V&A explores kimono’s influence on fashion in new exhibition
Rare 17th century kimono; costume designs by Alexander McQueen and Yves Saint Laurent and dramatic creations from Rei Kawakubo and John Galliano will reveal kimono’s influence on fashion throughout the years in the new ‘Kimono: Kyoto to Catwalk’ exhibition opening at the museum in February 2020.
Long before becoming a source of inspiration for countless of fashion designers, the kimono was a traditional Japanese garment worn by wealthy merchants in the mid-17th century.
Instantly recognisable for its simple structure and sumptuous patterns, it quickly became a hit in a fashion-conscious society, seducing European exporters and the high classes in the Netherlands, France and the UK.
In the late 19th century, kimono filled the shelves of department stores such as Liberty & Co and were embraced by the creatively-inclined. European textile technology and chemical dyes allowed the garment to evolve, paving the way for its rise as an icon of fashion in the early 20th century, when designers such as Paul Poiret, Mariano Fortuny and Madeleine Vionnet abandoned tightly corseted styles in favour of drapey silhouettes.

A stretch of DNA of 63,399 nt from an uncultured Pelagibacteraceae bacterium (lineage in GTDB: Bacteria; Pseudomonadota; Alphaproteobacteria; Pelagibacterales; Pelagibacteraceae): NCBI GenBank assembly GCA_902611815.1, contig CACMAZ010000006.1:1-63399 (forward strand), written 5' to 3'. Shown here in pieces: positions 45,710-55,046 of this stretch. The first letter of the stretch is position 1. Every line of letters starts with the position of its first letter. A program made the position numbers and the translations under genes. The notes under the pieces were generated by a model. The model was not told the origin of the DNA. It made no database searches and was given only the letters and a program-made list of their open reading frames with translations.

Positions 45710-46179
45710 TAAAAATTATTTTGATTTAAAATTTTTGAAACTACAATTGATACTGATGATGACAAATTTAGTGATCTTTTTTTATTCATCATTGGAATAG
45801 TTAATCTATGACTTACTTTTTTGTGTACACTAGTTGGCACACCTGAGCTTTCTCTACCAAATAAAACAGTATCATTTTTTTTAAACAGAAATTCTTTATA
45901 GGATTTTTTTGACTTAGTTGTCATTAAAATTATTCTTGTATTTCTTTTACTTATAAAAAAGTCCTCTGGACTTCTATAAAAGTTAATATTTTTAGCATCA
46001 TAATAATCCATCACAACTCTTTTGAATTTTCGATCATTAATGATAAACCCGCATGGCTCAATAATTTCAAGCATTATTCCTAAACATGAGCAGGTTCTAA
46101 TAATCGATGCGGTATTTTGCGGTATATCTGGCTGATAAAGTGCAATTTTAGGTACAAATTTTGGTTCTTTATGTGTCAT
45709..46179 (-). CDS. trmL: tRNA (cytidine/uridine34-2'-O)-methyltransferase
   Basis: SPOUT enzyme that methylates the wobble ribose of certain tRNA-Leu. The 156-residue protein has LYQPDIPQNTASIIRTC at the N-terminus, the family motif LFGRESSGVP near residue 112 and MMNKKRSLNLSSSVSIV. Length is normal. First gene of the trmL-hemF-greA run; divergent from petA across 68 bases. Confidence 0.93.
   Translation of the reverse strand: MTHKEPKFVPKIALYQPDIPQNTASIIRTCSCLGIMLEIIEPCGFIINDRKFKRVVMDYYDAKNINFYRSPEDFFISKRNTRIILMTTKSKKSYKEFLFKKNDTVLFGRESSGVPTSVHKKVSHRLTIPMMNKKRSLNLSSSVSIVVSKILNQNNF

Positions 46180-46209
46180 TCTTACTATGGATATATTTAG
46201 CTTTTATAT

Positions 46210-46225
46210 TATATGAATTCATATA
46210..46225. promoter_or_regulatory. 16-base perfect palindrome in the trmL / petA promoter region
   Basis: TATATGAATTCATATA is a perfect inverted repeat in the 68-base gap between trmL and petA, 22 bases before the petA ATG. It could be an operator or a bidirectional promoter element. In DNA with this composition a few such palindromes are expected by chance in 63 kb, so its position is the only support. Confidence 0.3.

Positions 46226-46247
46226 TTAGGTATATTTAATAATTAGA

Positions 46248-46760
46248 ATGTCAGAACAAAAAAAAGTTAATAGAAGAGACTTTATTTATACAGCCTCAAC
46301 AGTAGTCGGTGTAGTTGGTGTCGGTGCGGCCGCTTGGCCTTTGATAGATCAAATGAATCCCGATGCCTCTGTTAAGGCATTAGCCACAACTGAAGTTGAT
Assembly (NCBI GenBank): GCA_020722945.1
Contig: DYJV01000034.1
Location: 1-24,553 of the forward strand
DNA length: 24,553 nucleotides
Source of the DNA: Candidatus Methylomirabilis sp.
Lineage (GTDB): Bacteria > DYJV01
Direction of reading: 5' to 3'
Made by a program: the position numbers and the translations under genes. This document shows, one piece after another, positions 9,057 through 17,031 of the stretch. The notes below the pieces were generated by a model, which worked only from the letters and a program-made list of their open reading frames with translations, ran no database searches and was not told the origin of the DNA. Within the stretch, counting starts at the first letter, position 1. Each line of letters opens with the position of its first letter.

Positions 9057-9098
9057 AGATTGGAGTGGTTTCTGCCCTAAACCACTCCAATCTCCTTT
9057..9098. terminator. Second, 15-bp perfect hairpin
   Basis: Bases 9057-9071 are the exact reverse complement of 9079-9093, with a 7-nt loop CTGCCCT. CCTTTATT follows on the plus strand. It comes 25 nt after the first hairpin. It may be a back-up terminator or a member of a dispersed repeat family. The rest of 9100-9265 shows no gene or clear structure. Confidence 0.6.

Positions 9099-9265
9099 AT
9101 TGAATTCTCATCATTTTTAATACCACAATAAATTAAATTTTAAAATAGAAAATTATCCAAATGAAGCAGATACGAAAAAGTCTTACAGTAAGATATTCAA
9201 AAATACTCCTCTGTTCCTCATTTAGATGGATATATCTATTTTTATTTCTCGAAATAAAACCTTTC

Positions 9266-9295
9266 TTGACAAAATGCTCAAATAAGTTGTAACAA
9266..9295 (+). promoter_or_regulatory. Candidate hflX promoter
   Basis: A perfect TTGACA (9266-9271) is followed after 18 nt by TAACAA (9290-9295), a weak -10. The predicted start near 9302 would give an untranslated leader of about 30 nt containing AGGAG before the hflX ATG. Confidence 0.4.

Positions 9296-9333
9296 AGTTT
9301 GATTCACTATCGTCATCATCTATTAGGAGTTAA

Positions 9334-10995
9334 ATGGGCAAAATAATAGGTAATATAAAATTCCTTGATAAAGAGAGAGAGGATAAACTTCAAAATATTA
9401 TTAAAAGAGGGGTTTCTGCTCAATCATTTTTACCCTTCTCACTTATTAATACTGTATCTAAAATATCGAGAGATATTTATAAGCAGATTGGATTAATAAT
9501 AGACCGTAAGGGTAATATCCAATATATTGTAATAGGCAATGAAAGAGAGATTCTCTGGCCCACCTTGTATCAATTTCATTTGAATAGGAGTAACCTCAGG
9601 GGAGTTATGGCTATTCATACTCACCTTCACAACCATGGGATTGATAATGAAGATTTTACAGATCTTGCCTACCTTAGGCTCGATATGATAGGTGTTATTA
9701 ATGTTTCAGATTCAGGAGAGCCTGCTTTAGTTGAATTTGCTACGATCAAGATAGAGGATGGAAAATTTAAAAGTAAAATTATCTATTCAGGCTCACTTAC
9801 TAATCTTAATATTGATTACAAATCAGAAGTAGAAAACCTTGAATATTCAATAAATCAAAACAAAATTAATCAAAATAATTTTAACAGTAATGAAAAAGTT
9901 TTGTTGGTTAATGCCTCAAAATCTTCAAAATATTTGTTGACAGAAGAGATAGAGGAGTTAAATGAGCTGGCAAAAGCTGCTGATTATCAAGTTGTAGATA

Kimono continues to inspire fashion designers today, with couturiers around the world reinterpreting its famous shape and timeless quality into new pieces by Thom Browne, Duro Olowu and Yohji Yamamoto.
Finally, the exhibition will feature costume kimono such as the Jean Paul Gautier outfit worn by Madonna in her video ‘Nothing Really Matters’.
Anna Jackson, curator of ‘Kimono: Kyoto to Catwalk’ at the V&A, said: “From the sophisticated culture of 17th -century Kyoto to the creativity of the contemporary catwalk, the kimono is unique in its aesthetic importance and cultural impact giving it a fascinating place within the story of fashion.”
‘Kimono: Kyoto to Catwalk’ opens at the Victoria & Albert Museum on 29 February 2020 for four months until 21 June.
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